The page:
Thyme-roasted rib of beef with red wine gravy
- November 2005
- Serves 6
- Takes 30 minutes to make and about 1¾ hours to roast, plus resting
A thyme-roasted rib of beef recipe with red wine gravy – perfect fodder for a Sunday roast served with all the trimmings.
You can also find out more about the best cuts for roasting beef.
- 21.6g (7g saturated)
- 3.3g (1.2g sugar)
See Wine Match
- About 3.5kg fore rib of beef (2 ribs), chined (see tip)
- Olive oil
- Fresh thyme sprigs, leaves picked, plus extra thyme to garnish
- 1 small red onion, finely sliced
- 2 tsp flour
- 200ml good red wine
- 500ml beef stock, hot
- Preheat the oven to 240°C/fan220°C/gas 9, or to its highest setting. Weigh the beef and calculate its cooking time at 12-13 minutes per 500g for rare, 15-16 minutes per 500g for medium-rare, 17-18 minutes per 500g for medium, plus 30 minutes’ resting. So to cook a joint of this size to medium-rare will take about 13/4 hours, plus resting.
- Place the beef in a large roasting tin and rub all over with a little oil, season with sea salt and pepper and scatter with thyme leaves. Pop the tin in the oven on the middle shelf and roast for 15 minutes.
- Lower the oven to 190°C/fan170°C/gas 5 and cook for 11/2 hours, or the rest of your calculated cooking time.
- Remove the joint from the oven and increase the oven temperature to 220°C/fan200°C/gas 7 (for the Yorkshire puddings). Lift the beef onto a plate, cover loosely with foil and leave to rest in a warm place for 30 minutes. This ‘relaxes’ the beef, making it tender and easy to carve.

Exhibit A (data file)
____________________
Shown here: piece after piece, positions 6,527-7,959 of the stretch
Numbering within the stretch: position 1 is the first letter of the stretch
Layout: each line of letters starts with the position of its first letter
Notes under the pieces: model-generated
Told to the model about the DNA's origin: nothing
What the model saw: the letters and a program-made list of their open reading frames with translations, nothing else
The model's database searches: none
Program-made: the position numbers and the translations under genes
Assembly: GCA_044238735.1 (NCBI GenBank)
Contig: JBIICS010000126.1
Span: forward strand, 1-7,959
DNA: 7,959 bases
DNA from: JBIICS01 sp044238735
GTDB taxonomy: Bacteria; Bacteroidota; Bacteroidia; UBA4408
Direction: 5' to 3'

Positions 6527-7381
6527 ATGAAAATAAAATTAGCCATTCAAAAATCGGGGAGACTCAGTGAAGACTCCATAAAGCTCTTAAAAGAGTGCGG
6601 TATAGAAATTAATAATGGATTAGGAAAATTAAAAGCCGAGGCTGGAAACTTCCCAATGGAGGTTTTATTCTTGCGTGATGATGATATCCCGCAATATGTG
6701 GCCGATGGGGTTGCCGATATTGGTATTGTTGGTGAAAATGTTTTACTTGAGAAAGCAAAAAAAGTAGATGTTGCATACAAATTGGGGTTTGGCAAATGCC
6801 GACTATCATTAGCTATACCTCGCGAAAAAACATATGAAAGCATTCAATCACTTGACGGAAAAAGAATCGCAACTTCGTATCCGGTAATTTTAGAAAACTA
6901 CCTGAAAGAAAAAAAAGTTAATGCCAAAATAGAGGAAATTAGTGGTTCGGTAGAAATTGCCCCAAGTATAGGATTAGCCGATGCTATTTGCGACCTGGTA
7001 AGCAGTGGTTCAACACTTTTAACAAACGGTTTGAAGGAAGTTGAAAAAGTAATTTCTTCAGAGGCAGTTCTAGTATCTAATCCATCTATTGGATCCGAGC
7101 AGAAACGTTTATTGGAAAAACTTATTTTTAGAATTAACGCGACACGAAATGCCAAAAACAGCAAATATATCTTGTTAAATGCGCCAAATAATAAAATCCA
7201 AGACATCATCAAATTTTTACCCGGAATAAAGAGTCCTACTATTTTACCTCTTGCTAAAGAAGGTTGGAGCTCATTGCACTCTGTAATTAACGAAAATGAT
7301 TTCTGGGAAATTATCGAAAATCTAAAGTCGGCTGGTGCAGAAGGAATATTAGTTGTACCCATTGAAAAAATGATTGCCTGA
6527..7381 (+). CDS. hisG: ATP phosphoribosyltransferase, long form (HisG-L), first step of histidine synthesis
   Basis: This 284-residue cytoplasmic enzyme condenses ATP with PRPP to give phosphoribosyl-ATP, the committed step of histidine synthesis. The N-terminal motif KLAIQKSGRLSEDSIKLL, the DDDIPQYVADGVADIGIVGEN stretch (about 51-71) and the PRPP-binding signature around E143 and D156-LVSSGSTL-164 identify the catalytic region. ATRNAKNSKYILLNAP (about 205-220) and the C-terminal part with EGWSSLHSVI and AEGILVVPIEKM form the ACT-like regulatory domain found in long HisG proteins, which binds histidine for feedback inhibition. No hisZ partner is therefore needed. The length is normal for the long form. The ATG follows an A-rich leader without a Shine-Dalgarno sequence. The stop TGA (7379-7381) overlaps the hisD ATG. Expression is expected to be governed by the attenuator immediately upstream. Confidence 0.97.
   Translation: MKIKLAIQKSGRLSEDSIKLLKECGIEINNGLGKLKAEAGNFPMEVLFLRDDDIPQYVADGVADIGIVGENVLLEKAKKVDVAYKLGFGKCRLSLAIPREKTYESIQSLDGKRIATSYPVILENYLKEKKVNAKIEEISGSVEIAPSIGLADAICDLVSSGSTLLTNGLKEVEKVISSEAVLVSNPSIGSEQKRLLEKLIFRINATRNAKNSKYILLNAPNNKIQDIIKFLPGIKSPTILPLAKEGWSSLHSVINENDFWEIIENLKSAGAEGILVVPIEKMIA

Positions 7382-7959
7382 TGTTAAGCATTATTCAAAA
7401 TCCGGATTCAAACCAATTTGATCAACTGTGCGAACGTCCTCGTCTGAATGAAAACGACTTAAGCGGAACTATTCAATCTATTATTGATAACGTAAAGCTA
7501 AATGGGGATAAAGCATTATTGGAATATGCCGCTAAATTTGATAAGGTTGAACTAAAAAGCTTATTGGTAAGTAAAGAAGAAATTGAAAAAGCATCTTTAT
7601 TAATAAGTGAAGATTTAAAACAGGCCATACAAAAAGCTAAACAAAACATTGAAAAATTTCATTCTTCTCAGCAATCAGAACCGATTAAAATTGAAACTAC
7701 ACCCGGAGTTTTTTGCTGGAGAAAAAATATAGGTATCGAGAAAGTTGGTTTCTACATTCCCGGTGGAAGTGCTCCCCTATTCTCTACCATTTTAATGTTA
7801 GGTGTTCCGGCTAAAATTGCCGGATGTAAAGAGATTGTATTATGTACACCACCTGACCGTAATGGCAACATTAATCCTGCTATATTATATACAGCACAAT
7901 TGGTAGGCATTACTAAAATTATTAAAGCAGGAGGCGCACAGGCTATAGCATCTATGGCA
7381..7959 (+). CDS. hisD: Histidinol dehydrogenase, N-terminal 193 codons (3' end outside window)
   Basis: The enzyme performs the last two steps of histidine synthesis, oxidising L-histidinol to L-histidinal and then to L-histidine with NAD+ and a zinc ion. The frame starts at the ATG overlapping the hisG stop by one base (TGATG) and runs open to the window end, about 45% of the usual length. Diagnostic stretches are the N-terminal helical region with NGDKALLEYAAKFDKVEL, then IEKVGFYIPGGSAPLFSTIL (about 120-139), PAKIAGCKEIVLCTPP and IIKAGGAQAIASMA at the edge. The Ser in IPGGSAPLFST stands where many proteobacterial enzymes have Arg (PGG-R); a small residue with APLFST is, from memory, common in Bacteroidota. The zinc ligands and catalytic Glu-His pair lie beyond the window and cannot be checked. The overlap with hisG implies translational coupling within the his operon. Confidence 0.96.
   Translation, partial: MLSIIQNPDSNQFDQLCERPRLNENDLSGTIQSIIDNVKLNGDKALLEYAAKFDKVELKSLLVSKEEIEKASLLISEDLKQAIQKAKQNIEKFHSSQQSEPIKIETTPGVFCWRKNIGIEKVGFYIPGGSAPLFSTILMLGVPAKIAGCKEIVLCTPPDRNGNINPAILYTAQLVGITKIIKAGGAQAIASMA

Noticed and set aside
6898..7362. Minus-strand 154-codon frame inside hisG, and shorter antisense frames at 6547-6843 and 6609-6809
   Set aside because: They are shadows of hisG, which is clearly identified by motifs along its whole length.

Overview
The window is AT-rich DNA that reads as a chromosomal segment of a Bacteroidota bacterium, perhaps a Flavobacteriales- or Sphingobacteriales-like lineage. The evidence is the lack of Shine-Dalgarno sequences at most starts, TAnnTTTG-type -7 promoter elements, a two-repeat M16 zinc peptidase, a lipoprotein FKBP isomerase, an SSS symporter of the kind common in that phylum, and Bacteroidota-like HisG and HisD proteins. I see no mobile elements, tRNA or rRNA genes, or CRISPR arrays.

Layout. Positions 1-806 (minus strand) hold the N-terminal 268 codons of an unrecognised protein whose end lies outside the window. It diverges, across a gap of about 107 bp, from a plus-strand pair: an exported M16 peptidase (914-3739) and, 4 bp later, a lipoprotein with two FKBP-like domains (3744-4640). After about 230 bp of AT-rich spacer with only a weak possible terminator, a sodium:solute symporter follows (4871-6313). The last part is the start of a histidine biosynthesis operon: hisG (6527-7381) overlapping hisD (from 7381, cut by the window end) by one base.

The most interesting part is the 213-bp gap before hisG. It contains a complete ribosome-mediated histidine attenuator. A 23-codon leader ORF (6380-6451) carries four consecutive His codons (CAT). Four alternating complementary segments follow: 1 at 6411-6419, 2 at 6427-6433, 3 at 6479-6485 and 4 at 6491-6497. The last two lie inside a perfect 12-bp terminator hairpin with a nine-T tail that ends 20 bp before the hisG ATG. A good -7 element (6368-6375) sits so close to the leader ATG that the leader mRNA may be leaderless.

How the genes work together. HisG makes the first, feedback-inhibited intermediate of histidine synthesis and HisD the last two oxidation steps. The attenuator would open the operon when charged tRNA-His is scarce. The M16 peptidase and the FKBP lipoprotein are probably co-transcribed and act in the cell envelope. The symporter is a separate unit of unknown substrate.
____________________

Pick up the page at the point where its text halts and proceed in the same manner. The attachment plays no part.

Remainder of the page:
- Meanwhile, make the gravy. Tip away most of the fat from the tin, reserving some for the Yorkshires. Place the tin on the hob over a medium heat, add the onion and cook for 5 minutes, until softened. Stir in the flour, cook for 1 minute, then gradually stir in the wine. Bring to the boil and reduce by half. Stir in the stock, boil, then reduce the heat and simmer for 20 minutes, or until thickened slightly. Season to taste.
- Tip any juices from the beef into the gravy. Put the beef onto a board, garnish with the extra thyme ready to carve at the table. Cut off the backbone and ribs. Carve the meat and divide between plates. Serve with the gravy, vegetables, potato gratin and Yorkshire puddings.
Fore rib of beef is a prime cut of beef, and roasting it on the bone adds to the flavour. Ask your butcher to chine it for you, which means to semi-detach the backbone from the ribs, making the joint easier to carve. Bring the joint back up to room temperature before cooking.
What's the perfect wine match?
Our friends at Majestic Wine recommend Definition Rioja. A warm hug of a red, the award-winning wine is loaded with mellow red cherry flavours, cinnamon spice and satin smooth tannins. A heavenly match with this herby roast.
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